In her new memoir, Camilla Gibb writes, “Being able to put your experiences into a narrative gives meaning to the life you have lived.” The awareness that allows for this meaning can only come from looking back and examining the formative moments that shaped one’s understanding of the world. Gibb has written four novels to date, including Sweetness in the Belly, which was shortlisted for the Scotiabank Giller Prize in 2005. But this is her first work of non-fiction.
This Is Happy begins, ironically, with a declaration of unhappiness, followed by fragmented, yet vivid recollections of the author’s childhood. The abrupt loneliness of immigration from the U.K. to Canada, her father’s abuse, his divorce from her mother and subsequent absence all contribute to her early sadness. Gibb writes eloquently about this time in her life, when “[e]verything felt slippery and loose.” The author is brutally honest about her struggles with mental illness, something she feared she had inherited from her father, who was “diagnosed” shortly after coming to Canada as an “egomaniac without empathy or regard for others.”
Gibb returned to England in her early twenties for graduate studies at Oxford, with the hope of reclaiming the roots she had left behind. Instead, she fades into the coldness of academia, incrementally losing her will to live, yet somehow remaining grounded by her studies. Her Ph.D. research takes her to the walled Muslim city of Harar in Ethiopia, which would later become the setting for Sweetness in the Belly. There she discovers an uncomplicated happiness by fully immersing herself within her new community. When she returns to England, she experiences a “reverse culture shock” that lands her in a psychiatric hospital.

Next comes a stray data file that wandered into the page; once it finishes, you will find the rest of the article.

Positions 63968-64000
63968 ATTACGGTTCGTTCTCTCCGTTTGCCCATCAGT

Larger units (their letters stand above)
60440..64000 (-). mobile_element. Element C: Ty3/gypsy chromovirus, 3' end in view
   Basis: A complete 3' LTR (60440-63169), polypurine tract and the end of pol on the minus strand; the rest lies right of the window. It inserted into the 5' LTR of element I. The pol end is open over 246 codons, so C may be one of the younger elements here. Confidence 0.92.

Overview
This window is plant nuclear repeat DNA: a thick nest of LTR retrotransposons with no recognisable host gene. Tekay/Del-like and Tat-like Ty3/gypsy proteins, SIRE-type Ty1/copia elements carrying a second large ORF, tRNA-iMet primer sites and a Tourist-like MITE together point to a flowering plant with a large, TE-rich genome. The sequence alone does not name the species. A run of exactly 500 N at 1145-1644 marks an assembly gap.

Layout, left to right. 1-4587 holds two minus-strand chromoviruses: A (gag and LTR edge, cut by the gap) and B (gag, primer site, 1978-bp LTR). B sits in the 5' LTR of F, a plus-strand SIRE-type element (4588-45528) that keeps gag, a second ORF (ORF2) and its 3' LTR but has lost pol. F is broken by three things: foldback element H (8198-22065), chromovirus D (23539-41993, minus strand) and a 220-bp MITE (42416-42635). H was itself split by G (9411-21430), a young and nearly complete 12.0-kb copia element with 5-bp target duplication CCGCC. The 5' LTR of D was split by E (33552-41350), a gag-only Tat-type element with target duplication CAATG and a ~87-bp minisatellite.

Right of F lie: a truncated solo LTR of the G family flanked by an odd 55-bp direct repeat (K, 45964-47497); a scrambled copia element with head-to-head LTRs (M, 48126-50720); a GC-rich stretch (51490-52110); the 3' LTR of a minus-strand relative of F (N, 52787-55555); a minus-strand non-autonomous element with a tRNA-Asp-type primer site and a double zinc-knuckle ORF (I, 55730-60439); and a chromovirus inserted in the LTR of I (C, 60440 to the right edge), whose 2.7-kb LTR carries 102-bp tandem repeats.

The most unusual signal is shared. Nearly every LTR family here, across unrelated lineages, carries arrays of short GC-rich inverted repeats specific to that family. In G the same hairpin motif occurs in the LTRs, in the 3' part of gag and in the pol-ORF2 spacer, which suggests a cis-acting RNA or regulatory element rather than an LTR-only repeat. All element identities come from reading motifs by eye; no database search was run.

It is in writing that Gibb discovers her true passion: “writing made it tolerable to be human in a way nothing else ever had.” After a stranger helps her achieve the courage to pursue this desire, she writes the first draft of her debut novel in just eight weeks – a remarkable feat that cements her resolve to abandon academia. But finding this renewed purpose doesn’t make living any easier. A novelist cannot exist entirely in the vacuum of stories. Gibb knows this and longs to lay down solid roots; her own fractured childhood makes her need to build a family all the more pressing.
Fiction is said to be an escape from reality. However entrenched in the real world a story may be, novels are written from a place of imagination, where the writer has uninhibited control over the universe he or she has created. Writing about one’s own life, by contrast, means relying on memory, which Gibb calls “that most fallible of sources.” For Gibb, as a result, impressions take precedence over the truth in crafting memoir, and what is remembered is more feeling than fact.
There is nothing more universal than the desire to be happy, and by the end of the book, Gibb finds that happiness is not a destination but a journey. This Is Happy is a deeply moving, engrossing, and relatable read.